Tuesday 21 April
“We’re buying chocolate when we can’t afford bread”, or words to that effect, apparently delivered by the Macedonian government’s opposition leader in response to the state of the country today. He’s got a point. As I cross a new border in for what feels like forever, I’m struck by how much of the countryside could do with some shake n’ vac. Now I don’t like to tarnish the whole nation with the same brush, but by and large the overall impression I get as the bus swings through scattered villages, is that it’s one giant rubbish dump. Stark contrast to the capital Skopje. Chocolate where bread is needed.
It’s here that the old meets the new, and the strange meets the stranger. As you wander from one part of the town to the next, you’d be forgiven for thinking that all the monuments are scrupulously clean. They’ve done a damn fine job in sandblasting the ancient history here! Ahhhh but you are deceived! Because literally everything has been thrown up in the past few years. Your eyes turn to the crane littered skyline. The endless building site barriers festooned with One Republic world tour posters. The mountains of concrete, bricks and glass. For this side of the river at least, Skopje is having one hell of a face lift.
The centre was decimated by a massive earthquake in 1963 or thereabouts. The recent government has therefore taken it upon themselves to restore the city to its former glory, and are clearly getting the money from somewhere. One could ask Mother Teresa (Macedonia’s most famous daughter) exactly the same thing; and what was it all spent on? The cogs turn on in the corridors of power and corruption.
Regardless they’re doing a grand job. On the South bank of the river Vardar, Skopje is turning into a modern playground, and you have to say it’s got potential. It’s a hotch potch of ideas (and some designer somewhere has been hammering the acid), but by and large it works. It’s uniquely charming with strange statues and random sculptures, brand new public squares, and three bizarre half galleon ships built into the river presumably for restaurants and night life. One can see Skopje attempting to prise the stag and hen crowd from the likes of the big hitters of Krakow, Riga, Bucharest and Prague.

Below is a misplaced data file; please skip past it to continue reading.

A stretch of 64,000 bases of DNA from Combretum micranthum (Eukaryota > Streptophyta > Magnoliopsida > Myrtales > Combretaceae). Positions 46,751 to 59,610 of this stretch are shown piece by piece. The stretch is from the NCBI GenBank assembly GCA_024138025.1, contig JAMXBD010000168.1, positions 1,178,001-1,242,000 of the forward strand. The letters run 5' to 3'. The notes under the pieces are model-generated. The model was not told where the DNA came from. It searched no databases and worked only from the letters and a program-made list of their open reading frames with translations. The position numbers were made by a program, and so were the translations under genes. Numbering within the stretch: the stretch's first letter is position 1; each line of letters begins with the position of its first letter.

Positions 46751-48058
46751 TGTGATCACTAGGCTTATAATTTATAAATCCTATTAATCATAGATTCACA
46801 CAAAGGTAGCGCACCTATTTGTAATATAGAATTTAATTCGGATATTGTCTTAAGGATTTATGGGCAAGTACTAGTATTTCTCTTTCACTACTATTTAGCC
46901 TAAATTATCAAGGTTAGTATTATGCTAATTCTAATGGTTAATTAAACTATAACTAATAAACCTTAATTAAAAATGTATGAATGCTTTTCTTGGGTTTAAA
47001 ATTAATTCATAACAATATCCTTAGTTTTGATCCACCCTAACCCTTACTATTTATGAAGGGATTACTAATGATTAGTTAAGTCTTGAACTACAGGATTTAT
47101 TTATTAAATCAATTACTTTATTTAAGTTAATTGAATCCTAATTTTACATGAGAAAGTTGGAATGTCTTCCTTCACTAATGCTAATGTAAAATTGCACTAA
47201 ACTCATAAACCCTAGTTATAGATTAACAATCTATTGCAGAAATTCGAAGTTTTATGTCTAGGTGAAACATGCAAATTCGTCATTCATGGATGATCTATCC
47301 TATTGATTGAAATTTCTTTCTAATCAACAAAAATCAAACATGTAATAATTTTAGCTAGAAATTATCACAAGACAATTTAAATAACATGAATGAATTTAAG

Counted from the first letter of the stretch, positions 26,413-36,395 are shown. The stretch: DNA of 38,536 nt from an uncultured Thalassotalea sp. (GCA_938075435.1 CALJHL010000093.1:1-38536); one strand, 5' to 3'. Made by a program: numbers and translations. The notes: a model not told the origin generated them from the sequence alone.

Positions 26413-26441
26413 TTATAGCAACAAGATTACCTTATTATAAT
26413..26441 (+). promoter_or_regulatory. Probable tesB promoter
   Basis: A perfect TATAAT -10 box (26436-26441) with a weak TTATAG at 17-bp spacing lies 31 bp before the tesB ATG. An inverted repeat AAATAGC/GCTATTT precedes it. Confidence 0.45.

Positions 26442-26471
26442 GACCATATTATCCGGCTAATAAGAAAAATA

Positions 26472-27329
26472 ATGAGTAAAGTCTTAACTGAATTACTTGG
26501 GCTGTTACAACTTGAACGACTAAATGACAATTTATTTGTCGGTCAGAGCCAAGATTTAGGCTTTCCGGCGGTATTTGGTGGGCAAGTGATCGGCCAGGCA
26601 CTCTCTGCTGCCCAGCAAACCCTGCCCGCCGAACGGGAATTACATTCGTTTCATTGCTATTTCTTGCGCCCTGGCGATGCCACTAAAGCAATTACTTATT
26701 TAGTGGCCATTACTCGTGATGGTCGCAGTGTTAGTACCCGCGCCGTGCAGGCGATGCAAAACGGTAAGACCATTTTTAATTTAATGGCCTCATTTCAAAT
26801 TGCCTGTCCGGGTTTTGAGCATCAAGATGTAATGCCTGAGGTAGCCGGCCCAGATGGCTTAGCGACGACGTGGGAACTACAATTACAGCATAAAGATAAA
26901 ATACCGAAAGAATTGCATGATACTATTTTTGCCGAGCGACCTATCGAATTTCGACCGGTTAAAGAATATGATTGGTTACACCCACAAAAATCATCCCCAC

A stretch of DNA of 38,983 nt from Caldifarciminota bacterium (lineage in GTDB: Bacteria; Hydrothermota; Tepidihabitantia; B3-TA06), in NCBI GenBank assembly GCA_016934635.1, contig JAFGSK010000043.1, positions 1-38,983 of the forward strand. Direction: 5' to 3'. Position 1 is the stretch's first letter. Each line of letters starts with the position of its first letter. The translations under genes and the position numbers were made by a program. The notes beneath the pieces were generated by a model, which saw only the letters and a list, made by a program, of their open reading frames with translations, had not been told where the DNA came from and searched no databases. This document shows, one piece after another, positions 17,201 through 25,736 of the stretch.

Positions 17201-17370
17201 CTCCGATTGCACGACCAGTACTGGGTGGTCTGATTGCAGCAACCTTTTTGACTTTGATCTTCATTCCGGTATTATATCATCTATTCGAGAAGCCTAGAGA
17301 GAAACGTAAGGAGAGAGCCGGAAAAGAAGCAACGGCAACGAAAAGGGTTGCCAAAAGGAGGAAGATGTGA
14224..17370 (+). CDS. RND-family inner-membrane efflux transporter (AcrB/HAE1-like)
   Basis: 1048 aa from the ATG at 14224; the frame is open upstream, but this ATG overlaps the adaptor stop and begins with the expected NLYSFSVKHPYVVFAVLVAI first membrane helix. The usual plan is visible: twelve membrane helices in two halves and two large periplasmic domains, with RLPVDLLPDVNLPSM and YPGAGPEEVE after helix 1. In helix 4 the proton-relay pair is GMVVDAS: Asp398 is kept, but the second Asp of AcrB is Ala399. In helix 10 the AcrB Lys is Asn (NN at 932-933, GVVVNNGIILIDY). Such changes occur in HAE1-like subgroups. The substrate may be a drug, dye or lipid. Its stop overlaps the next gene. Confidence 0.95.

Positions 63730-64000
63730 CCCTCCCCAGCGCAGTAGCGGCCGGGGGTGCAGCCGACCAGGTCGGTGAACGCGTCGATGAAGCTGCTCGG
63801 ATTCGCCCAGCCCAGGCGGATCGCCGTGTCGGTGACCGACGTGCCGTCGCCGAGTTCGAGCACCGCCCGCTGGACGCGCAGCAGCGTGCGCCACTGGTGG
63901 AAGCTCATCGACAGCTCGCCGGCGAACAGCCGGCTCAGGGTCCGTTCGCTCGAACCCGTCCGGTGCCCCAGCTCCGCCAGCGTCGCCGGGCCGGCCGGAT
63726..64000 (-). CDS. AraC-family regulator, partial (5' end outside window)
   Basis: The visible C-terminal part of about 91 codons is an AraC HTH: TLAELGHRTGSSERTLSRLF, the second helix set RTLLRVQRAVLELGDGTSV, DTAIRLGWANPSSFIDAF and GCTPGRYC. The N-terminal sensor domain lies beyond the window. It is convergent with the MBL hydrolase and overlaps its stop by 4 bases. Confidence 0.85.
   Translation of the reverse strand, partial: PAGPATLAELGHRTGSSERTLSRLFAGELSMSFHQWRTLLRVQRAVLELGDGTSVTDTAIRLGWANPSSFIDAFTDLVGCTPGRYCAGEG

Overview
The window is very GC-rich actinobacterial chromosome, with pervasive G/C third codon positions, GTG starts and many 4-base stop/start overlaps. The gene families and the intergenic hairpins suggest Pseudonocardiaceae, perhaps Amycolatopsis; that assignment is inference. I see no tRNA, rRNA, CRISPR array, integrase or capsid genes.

The North bank, over the old stone bridge, is decidedly different. Here the famous Old Bazaar is located, a beautiful labyrinth of Turkish influence, with shades of Sarajevo, and throwbacks to the Ottoman Empire. And they do the best damn ćevapčići you’re likely to taste in the Balkans. Fort Kale sits dominating the proceedings from its vantage point on the hill, and has quite the view from the top. This looks like it’s getting its own makeover, and it takes a few moments for the penny to drop that this isn’t that old at all. It appears to be being rebuilt from the ground up. They don’t miss a trick these Macedonians! Interestingly enough, “Kale” is an old Turkish word for “Fort”; so it tickled me to know its name must literally be “Fort Fort”. I had a chuckle to myself. Traveling solo has its drawbacks when there’s nobody around to exalt such rapier wit.
With the beautiful outdoor playgrounds of mount Vodno and Matka gorge a stones throw away, and you’ve got a vibrant city with a bright future. Macedonians are a friendly bunch too, as a fellow traveler and I experienced on a night out. They treat April 1st as a similar holiday to Halloween, so the town was adorned with colourful costumes and masks, and the kilt has now been aired in 40 countries. I wonder how they’ll take it in central Asia?
You might wander around with a big question mark over your head for much of your stay, but I defy anyone not to smile in this city. As puzzled as to why you might find yourself with the thought, there’s a definite moment where you’ll stop and quite reasonably say to yourself; “I like it here.” In both glorious sunshine and miserable rain, it’s one of the most interesting places I’ve visited; just so long as they don’t overdo the chocolate.